Polls and more polls

The 2014 general election is twenty-six days away. As expected, numerous races around the country are tightening, shifting. The surprise from the latest round of polls is the shift, in some races, from dems being in the lead to ‘Pubs.

Kansas, perhaps, was the greatest surprise. Pat Roberts and Sam Brownback, a few weeks ago, were trailing significantly against their liberal opponents, Greg Orman and Paul Davis. Both ‘Pubs were behind at least 5% points, more for Roberts. A poll released this week shows a significant shift.

VOTERS TUNE IN, TURN OFF DEMS
The latest batch of Fox News polls reveal that as voters tune in to midterm contests they’re flipping past Democratic candidates as President Obama’s dire unpopularity takes its toll. In Kansas, where the president sits at 63 percent disapproval, Sen. Pat Roberts, R-Kan., is turning his race around. Roberts leads independent Greg Orman 44 percent to 39 percent. A mid-September Fox News Poll had Orman leading 48 percent to 42 percent.
 
[After a slew of unfavorable polls, Gov. Sam Brownback, R-Kan., has also rebounded, leading Democrat Paul Davis 46 percent to 40 percent.]

Two Republican incumbents are fighting to keep their jobs in Kansas.The new Fox News poll finds both of them — Sen. Pat Roberts and Gov. Sam Brownback — have jumped ahead of their challengers.

CLICK FOR THE POLL RESULTS

“We know that partisanship tends to assert itself as Election Day nears,” said Republican pollster Daron Shaw, who conducts the Fox News poll along with Democratic pollster Chris Anderson.“And that may be happening in Kansas.”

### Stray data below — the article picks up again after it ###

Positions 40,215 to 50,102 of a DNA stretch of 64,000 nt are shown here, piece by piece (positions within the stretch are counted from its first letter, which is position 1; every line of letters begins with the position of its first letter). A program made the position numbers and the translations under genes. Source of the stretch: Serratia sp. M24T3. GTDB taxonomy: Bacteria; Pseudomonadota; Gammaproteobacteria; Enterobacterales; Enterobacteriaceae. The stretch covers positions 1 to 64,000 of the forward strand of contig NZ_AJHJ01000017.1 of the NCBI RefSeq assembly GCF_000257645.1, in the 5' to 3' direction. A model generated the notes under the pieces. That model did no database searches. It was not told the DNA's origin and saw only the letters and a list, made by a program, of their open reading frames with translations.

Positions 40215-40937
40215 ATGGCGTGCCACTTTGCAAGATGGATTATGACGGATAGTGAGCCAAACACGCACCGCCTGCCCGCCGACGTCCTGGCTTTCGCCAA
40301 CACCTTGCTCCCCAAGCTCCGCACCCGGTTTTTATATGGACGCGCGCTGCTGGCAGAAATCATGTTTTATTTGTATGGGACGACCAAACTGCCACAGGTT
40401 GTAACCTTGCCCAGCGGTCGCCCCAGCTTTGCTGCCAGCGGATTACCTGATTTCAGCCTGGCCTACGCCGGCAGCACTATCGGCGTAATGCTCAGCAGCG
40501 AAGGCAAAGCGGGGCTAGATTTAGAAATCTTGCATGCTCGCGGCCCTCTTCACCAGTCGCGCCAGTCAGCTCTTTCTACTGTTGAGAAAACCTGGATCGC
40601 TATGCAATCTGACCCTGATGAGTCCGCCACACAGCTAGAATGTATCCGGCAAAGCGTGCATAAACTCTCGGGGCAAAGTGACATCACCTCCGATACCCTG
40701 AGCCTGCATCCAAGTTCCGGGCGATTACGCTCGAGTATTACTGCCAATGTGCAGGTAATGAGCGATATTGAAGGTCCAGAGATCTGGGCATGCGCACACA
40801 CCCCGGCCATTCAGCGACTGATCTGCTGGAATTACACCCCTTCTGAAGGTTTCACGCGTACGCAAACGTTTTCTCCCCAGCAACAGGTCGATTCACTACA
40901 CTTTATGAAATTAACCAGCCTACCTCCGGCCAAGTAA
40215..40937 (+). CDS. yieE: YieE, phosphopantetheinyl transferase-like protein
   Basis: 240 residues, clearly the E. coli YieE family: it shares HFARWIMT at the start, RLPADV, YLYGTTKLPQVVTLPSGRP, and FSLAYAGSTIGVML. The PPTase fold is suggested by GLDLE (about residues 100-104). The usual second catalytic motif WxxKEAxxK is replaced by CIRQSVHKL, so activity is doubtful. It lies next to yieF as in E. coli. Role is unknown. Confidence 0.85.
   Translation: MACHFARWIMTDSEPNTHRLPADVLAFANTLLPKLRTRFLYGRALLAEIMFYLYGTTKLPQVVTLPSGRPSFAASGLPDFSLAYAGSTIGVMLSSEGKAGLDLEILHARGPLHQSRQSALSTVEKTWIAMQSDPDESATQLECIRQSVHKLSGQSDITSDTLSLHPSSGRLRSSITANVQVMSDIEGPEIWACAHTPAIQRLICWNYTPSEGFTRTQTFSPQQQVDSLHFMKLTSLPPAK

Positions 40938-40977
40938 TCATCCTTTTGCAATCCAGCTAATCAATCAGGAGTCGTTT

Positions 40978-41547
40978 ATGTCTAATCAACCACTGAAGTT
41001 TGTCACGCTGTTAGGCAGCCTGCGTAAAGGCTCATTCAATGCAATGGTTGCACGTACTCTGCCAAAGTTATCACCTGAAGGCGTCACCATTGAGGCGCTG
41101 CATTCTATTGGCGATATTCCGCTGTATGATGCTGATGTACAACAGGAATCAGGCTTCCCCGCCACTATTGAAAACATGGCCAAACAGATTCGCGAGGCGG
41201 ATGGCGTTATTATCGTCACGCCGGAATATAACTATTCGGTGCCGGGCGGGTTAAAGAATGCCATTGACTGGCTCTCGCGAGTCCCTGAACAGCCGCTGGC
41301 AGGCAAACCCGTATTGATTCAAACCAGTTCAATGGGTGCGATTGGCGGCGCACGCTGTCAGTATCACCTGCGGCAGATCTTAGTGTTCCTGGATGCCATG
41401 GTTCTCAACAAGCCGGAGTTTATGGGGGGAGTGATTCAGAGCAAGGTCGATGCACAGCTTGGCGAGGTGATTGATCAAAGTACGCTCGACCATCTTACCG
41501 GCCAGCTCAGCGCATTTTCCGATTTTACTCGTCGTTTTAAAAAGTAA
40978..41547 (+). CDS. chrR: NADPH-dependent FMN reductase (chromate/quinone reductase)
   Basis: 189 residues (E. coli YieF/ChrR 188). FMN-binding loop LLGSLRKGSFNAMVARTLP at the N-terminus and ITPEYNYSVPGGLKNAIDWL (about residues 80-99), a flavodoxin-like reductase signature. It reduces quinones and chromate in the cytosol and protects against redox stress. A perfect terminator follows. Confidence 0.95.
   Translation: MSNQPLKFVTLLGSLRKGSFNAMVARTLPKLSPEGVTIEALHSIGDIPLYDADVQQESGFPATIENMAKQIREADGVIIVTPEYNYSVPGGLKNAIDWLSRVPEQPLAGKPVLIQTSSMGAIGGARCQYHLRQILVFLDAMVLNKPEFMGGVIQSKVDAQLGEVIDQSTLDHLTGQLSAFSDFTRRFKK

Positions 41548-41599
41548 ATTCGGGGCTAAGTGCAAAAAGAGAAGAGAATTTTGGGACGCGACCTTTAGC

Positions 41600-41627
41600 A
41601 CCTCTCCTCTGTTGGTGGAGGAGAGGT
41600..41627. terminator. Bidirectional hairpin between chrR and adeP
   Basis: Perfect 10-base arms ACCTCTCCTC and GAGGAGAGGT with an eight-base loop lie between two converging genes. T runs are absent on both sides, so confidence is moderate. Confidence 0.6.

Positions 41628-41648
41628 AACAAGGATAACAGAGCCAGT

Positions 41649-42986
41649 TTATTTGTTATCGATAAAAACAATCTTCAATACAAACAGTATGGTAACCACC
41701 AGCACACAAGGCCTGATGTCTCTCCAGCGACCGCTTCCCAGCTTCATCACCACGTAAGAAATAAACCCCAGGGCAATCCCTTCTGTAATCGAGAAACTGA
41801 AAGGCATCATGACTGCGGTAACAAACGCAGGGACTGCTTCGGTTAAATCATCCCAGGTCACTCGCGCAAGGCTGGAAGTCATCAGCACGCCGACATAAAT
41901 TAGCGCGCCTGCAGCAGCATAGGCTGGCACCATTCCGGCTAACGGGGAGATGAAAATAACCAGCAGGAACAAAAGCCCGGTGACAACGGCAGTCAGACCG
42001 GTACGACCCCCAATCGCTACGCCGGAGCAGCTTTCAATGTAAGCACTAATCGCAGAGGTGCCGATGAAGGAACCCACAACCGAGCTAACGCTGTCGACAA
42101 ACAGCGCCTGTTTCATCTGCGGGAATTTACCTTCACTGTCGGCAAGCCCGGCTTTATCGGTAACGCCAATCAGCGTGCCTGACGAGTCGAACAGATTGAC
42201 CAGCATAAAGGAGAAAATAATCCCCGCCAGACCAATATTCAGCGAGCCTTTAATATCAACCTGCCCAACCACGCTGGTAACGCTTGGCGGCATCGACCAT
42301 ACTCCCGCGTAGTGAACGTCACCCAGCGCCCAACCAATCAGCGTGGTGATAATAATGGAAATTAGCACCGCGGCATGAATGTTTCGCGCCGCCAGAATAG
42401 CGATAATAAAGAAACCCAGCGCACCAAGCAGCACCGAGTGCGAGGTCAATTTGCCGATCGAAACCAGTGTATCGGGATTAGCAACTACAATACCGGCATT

The Senate race clearly remains competitive, as 44 percent of likely voters in Kansas back Roberts, with 39 percent for independent Greg Orman and 3 percent for libertarian Randall Batson. Yet Orman was up by six points in a two-way matchup three weeks ago (48-42 percent).

Democrat Chad Taylor withdrew from the race September 3, and subsequently the court decided a Democrat does not have to appear on the ballot.

Roberts has a bit more strength of support: 82 percent of his backers say they are certain to vote for him. It’s 76 percent for Orman.

Some 73 percent of Republicans back Roberts, while 71 percent of Democrats support Orman. Independents go for Orman by 45-34 percent. Roberts maintains his overall vote advantage because there are so many more Republicans than Democrats in the Sunflower State.

Men are supporting Roberts by 50-37 percent, while women back Orman by a narrow 40-38 percent margin. — FOX News.

If you dig deep into the polls, you will find one consistency that appears to be driving the shift—Obama’s continuing drop in favorability among voters. That increase in dissatisfaction is spreading to democrat candidates.

Alaska is another state showing a shift against dems. ‘Pub Senatorial candidate Dan Sullivan is another beneficiary of Obama’s disapproval by voters. Sullivan is now leading democrat Mark Begich 44% to 40%. Prior polls were too close to call in that race. One cause for Begich’s slide was a particularly libelous ad that Begich was forced to pull.

‘Pubs in the Arkansas, Colorado and Kentucky Senatorial races benefit in Obama’s slide as well. ‘Pub Representative Tom Cotton, leads democrat Senator Mark Pryor, 46 percent to 39 percent.

In Colorado, with its liberal-leaning metropolitan areas, a voter backlash against liberal democrats appears to be building. Mark Udall, the incumbent democrat Senator, is behind his ‘Pub opponent.

The unpopularity of ObamaCare could sink Sen. Mark Udall’s, D-Colo., re-election prospects with 52 percent saying the law “went too far.” While Obama held a 54 percent approval during Fox News 2012 exit polling in the state, he now holds a 57 percent disapproval. Rep. Cory Gardner, R-Ky., now tops Udall 43 percent to 37 percent. — FOXNewsletter, October 9, 2014.